Appointed as the first CEO of SSM Health in 1986, Sr. Mary Jean forged
a health system that has become a leader in safe, high-quality care.
Driven by a fundamental belief that all people deserve access to
topnotch care, Sr. Mary Jean succeeded in bringing change to not only
SSM Health, but to the entire health care industry.
Throughout her 25-year tenure as SSM Health's CEO, Sr. Mary Jean
mentored hundreds of employees and physicians at all levels of the
organization. Believing in the unique abilities and potential for greatness
that resides within every person, she nurtured an atmosphere that
encouraged employees to thrive.
As a leader, Sr. Mary Jean focused on three areas inherent to Catholic
health ministry: Continuous Quality Improvement (CQI), diversity and
preserving the Earth's gifts.
In her pursuit of excellence, she became one of the first U.S. health care
executives to recognize the potential of CQI and implemented the
principles in 1990. Through its early adoption of CQI and dedication to
improving community health, SSM received the Malcolm Baldrige National
Quality Award in 2002, the first health care organization in the United States to earn the top honor for quality management and achievement.
When accepting the Baldrige Award, she spoke of Catholic health care's
special concern for the poor, recalling that in the Sisters' earliest ledgers,
they referred to patients who could not pay as "ODL," or "Our Dear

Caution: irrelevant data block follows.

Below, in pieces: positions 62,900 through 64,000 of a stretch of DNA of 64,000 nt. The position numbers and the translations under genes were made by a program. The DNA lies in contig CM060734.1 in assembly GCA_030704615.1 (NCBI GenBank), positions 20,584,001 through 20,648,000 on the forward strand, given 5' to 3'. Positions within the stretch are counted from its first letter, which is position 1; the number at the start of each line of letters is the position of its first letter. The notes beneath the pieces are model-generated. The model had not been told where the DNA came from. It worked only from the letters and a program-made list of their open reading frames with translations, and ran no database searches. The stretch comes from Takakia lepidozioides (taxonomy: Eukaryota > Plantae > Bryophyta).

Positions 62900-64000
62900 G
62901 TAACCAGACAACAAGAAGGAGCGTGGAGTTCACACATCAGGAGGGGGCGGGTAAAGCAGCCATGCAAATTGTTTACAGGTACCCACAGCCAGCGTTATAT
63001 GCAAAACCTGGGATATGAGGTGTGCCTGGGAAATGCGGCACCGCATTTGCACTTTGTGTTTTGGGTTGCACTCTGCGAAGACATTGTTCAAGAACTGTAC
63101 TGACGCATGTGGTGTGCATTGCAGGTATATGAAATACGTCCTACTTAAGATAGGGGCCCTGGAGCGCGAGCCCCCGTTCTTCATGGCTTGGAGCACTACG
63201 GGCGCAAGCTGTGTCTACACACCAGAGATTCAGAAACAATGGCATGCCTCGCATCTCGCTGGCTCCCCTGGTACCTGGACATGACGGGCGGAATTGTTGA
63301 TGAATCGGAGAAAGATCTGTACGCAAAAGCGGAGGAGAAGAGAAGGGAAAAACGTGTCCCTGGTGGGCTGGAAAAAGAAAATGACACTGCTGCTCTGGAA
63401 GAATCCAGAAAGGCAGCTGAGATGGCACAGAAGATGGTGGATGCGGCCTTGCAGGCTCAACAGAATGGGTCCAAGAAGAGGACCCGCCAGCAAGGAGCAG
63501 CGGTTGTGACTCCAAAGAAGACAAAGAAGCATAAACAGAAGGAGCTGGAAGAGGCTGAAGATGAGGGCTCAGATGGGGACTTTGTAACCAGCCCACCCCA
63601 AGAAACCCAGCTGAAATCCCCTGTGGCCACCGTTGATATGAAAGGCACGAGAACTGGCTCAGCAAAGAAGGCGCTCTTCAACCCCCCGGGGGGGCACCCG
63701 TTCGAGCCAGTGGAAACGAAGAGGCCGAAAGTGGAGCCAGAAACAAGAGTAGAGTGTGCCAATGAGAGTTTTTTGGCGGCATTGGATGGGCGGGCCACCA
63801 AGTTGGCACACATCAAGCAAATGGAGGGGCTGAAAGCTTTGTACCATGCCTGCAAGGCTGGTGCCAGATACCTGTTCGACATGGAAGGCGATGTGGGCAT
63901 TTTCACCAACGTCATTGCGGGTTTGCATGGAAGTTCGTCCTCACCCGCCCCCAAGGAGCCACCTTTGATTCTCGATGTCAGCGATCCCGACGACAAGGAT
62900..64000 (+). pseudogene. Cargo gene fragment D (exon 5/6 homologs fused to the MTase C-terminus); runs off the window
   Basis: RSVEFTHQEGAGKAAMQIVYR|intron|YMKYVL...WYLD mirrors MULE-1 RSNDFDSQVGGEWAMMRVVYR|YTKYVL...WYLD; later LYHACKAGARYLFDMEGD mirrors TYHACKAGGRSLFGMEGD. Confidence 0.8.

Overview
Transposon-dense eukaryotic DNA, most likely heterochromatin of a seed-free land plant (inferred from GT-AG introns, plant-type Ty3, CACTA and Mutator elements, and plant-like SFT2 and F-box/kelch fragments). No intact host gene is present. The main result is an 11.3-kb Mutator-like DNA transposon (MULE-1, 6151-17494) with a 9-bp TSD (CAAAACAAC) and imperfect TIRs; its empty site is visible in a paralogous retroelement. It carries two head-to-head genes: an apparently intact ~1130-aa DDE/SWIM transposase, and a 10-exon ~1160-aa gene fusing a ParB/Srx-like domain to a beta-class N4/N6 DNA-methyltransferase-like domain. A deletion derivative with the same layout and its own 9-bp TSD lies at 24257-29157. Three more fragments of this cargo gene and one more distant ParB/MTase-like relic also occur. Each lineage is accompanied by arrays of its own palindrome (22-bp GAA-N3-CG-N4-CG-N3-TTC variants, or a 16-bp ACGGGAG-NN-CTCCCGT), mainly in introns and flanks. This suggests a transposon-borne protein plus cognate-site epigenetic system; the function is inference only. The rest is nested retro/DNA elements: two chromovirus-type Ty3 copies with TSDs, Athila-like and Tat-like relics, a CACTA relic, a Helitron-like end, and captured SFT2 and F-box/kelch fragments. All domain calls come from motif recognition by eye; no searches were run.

Lord's." She said: "Although we no longer use the term 'ODL,' I am
pleased that in a world where people's worth is often measured in
monetary terms, we see each of our patients as a unique human person
of worth who is in need of healing."
Sr. Mary Jean championed formal leadership development programs for
underrepresented employee groups at SSM, with an initial focus on the
advancement of women into executive positions. After making significant
progress on gender diversity, she prioritized racial diversity in 1997,
leading to a decade-long, systemwide initiative preparing internal
employees from minority communities for executive positions and
recruiting minority talent. SSM's diversity efforts have been nationally recognized, and Sr. Mary Jean's legacy continues today.
Sr. Mary Jean's advocacy for the Earth led to a systemwide ban of
plastic-bottled water products and styrofoam products that contained
chlorofluorocarbons. She also established a systemwide nonviolent language policy that is still in existence today. Further, at her mandate in
2004, SSM became the largest U.S. health care system to ban tobacco
products on its campuses.
Sr. Mary Jean's commitment to Catholic health ministry not only
advanced exceptional care, but also addressed timely issues in ways
that are helping to change the world.